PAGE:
Andy, word of advice - ignore any post on this forum related to lenses, cameras, flash equip, and especially at all costs avoid anything having to do with Pocket Wizards!
You can buy equipment until you are blue in the face and red in the bank but my opinion is you should outgrow the equipment you have before you buy new gear (you wana be a photographer or a gear collector?)
**quick note to all the POTN members, I love you all. I'm as much of a gear junkie as any of you...but let's not corrupt this young photog eh?**
You're shots are nice Andy. And it's great to have willing models! When you get someone who is natural in front of the camera and willing to sit while you experiment you should give them all the free photos they want! Hold on to them - they are invaluable.
You said you are shooting these for a class right? Have you talked about the Rule of Thirds? Do a google search, or search the forum if you haven't heard of it.
The basic idea is that you divide your view-finder into a three by three grid (so you get 9 boxes). You then place points of interest at the intersections of the lines.
Now, here's the thing with art rules. They pretty much exist to be broken right? And true that may be, but most of the best artists are all capable of producing really boring rule following works of art. Get good at rule following, then you'll get good at GOOD rule breaking. (at least that's one theory)
The other thing that I'm sure you have talked about in class, or will soon, is to be careful not to cut off parts of the photo that our brain really really really wants to fill in. i.e. if there were a form or shape that we all know well...say a leg for example...and you cut if off right at the joint...like at the knee perhaps...something happens in our brain and we really really really want to see that leg continue. It becomes a huge distraction.
Take your first shot for example. There are a lot of lines that a viewer wants to see the end of. Her elbows, her legs, ...the whole bottom half of her body for example. Same thing on your second shot - cut off at the knees. When framing a shot, try to break bones, not joints (in other words cut off in-between joints.) For some reason we can be at peace with a leg that ends mid thigh, or an arm that ends just below the shoulder.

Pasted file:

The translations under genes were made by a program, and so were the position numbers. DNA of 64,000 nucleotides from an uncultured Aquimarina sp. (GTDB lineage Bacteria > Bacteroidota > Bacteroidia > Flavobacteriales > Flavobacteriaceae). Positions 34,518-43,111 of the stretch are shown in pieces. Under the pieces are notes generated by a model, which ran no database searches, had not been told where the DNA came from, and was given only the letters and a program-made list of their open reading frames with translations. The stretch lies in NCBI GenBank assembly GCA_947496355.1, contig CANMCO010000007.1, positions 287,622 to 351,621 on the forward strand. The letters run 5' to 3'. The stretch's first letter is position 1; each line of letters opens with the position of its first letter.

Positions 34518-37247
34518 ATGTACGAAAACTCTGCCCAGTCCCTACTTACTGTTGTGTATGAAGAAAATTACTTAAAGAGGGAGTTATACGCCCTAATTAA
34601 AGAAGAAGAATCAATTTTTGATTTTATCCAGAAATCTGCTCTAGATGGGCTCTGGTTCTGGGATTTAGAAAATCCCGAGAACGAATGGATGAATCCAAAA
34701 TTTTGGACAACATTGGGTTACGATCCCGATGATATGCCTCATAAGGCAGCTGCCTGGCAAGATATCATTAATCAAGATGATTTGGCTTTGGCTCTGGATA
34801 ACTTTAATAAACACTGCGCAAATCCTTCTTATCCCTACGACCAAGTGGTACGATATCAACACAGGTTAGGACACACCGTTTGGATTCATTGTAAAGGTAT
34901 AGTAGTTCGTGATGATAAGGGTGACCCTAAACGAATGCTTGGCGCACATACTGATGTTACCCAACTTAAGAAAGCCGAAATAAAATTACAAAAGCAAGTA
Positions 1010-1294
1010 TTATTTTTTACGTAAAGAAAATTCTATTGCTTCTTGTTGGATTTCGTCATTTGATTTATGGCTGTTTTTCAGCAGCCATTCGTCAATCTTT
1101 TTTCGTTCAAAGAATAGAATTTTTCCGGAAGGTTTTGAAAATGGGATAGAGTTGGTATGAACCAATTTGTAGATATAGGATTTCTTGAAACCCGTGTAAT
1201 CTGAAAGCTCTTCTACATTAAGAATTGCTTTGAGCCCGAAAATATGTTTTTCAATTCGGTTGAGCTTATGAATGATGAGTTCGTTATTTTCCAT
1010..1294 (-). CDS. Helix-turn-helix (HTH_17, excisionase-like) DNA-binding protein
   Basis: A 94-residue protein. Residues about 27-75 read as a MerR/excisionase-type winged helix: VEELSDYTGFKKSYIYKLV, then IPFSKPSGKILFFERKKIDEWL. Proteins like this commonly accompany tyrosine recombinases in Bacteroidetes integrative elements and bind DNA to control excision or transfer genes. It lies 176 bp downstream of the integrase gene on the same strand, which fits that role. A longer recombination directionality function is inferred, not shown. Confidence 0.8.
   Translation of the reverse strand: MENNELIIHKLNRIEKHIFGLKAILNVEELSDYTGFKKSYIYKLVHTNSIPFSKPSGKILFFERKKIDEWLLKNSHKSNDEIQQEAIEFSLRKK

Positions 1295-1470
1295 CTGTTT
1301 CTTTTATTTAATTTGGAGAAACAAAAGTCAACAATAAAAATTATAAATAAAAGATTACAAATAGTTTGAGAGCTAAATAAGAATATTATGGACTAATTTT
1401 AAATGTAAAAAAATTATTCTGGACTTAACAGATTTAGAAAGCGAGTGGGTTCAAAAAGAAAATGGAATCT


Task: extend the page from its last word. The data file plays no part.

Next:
I think the shots leaning up against that wall have the most potential. You get some really cool lines from the siding that lead your eye straight to your model which is always good.
On the closer up one (IMG_6197) we lost the very bottom of her right shirt sleeve...my eye just goes down there and I desperately want to see that little bit that is cut off. It's that whole closure thing. Keep the lines closed. If you were to crop this one tighter and make the bottom of the frame just a bit below her shoulder I think it might be more pleasing.
There are some things you could have done with a reflector too. I'm talking a white piece of matte board or something (Arts and crafts stores have them on sale all the time. Hobby Lobby just had a %50 off sale and I bought a bunch of new ones. They cost $3 when they are 50% off.) You could bounce a little light on the dark side of her face for fill to bring up the shadows and make the stark contrast between the light side and dark side of her face a little less stark.
All of that said, here's what I'd suggest. There are a million things to think about when taking photos. what you have to do is train yourself to make them second nature. So pick one thing. Just one. Like the rule of 1/3 for example. And FIXATE on that. I mean become obsessed with it.
Forget lighting, forget backgrounds, forget everything...just frame up photos in the classic rule of 1/3. Then stick all of those photos in a folder on your computer and label it RULE OF 1/3.
Then, start experimenting with some reflected fill light, but don't forget the rule of 1/3. Keep building the skills one at a time, and always review your photos on the computer and make mental notes ("oh, the fill light is good on this one...but I forgot the 1/3 rule" etc.)
If you can be that methodical, you can really improve fast!